Introduction: An Interpretation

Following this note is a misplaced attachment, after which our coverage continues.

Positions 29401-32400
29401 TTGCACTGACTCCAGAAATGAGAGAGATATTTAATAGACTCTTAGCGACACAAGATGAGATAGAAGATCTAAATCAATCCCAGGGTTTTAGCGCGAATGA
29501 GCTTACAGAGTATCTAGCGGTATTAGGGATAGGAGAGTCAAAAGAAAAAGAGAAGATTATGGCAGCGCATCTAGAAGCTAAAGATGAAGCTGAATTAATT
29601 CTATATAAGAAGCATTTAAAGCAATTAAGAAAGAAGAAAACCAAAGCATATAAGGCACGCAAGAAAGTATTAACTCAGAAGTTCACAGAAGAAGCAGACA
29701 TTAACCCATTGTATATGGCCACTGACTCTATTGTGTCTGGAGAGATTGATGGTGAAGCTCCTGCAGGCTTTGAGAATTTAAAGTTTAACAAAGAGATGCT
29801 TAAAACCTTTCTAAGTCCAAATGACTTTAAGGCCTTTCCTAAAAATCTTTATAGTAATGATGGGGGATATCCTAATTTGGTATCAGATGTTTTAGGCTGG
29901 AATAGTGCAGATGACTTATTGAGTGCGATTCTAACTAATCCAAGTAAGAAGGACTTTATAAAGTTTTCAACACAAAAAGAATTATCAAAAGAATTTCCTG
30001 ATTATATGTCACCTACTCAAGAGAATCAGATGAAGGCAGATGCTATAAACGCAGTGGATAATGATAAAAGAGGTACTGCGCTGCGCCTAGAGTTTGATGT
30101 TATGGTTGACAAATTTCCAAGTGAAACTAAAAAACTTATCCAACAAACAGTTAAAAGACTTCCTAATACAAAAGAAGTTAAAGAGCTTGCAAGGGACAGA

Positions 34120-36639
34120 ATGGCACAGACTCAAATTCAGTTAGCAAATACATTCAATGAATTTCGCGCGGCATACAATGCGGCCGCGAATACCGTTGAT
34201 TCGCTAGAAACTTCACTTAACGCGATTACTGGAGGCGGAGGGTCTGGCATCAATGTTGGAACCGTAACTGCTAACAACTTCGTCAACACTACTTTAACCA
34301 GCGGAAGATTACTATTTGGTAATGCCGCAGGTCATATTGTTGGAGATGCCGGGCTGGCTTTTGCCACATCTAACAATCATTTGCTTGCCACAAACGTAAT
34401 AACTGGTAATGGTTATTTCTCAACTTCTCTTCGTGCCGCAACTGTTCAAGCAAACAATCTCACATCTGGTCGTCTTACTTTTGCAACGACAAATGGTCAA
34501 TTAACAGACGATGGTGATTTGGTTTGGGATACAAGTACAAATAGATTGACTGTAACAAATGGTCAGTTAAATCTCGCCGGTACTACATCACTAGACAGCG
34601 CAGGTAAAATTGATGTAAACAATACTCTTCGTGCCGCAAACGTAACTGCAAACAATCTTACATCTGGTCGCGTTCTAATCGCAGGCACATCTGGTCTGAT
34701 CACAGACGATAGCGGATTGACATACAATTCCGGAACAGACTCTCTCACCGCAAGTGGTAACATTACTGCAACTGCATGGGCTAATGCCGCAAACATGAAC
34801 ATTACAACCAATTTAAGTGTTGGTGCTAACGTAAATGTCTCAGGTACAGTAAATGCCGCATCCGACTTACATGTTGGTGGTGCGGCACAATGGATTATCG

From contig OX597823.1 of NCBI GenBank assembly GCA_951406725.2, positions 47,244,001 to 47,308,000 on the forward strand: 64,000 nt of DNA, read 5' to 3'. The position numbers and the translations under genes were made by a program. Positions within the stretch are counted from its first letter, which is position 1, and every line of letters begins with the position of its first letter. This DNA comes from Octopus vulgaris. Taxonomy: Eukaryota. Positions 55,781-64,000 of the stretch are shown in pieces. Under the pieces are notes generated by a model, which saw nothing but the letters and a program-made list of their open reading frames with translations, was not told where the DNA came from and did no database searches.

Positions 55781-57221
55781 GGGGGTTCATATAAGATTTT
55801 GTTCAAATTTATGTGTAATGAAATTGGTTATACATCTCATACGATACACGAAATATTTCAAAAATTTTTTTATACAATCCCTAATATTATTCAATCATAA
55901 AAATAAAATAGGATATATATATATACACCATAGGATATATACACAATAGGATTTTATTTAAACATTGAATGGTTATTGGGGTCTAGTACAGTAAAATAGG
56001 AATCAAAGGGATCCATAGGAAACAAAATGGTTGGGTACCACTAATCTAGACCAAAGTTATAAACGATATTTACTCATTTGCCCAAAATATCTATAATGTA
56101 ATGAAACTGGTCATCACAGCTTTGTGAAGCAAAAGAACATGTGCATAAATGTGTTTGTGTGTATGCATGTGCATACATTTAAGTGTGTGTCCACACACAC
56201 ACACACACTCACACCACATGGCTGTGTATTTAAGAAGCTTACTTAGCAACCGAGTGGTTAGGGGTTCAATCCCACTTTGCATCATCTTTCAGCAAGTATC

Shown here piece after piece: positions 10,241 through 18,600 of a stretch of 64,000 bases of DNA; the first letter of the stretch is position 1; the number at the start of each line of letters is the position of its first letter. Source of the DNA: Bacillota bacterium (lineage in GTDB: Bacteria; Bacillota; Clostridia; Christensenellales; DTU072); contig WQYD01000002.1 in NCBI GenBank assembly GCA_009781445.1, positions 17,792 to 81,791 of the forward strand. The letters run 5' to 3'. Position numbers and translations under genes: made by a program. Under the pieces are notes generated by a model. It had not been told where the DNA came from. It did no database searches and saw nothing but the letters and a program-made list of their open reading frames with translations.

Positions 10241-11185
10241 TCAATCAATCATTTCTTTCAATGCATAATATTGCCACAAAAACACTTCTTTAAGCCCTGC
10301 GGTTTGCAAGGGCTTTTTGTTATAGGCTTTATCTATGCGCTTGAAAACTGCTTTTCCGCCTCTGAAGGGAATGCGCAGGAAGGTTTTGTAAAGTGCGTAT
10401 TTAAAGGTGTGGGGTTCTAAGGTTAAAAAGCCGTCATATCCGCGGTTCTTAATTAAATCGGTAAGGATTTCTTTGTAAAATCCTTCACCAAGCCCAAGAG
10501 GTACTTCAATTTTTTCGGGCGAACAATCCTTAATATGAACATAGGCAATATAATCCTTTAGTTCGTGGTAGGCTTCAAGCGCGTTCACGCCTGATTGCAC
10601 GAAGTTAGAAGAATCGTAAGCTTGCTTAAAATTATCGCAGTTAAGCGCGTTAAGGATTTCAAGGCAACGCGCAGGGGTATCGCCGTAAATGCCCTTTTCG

The last quarter of the twentieth century witnessed the apparently boundless rise of two forces: the information revolution and financial markets. Many have chanted the virtues of the one for increasing productivity and of the other for unleashing the drive for wealth that moves the economy forward. In fact, the twenty-first century was inaugurated with claims about the advent of a ‘new economy’ characterized by the flourishing of both those forces and capable of relentless growth. The collapse of the Internet bubble and the ensuing recession have shaken these beliefs and led to doubt and confusion. This book will argue that similar productivity explosions and bursts of financial excitement leading to economic euphoria and subsequent collapses of confidence have occurred together before. They are interrelated and interdependent phenomena; they share the same root cause and are in the nature of the system and its workings. They originate in the way technologies evolve by revolutions, in the peculiar manner in which these great upsurges of wealthcreating potential are assimilated by the economic and social system and in the functional separation of financial and production capital. The main contention is that the full fruits of the technological revolutions that occur about every half century are only widely reaped with a time-lag. Two or three decades of turbulent adaptation and assimilation elapse, from the moment when the set of new technologies, products, industries and infrastructures make their first impact to the beginning of a ‘golden age’ or ‘era of good feeling’ based on...
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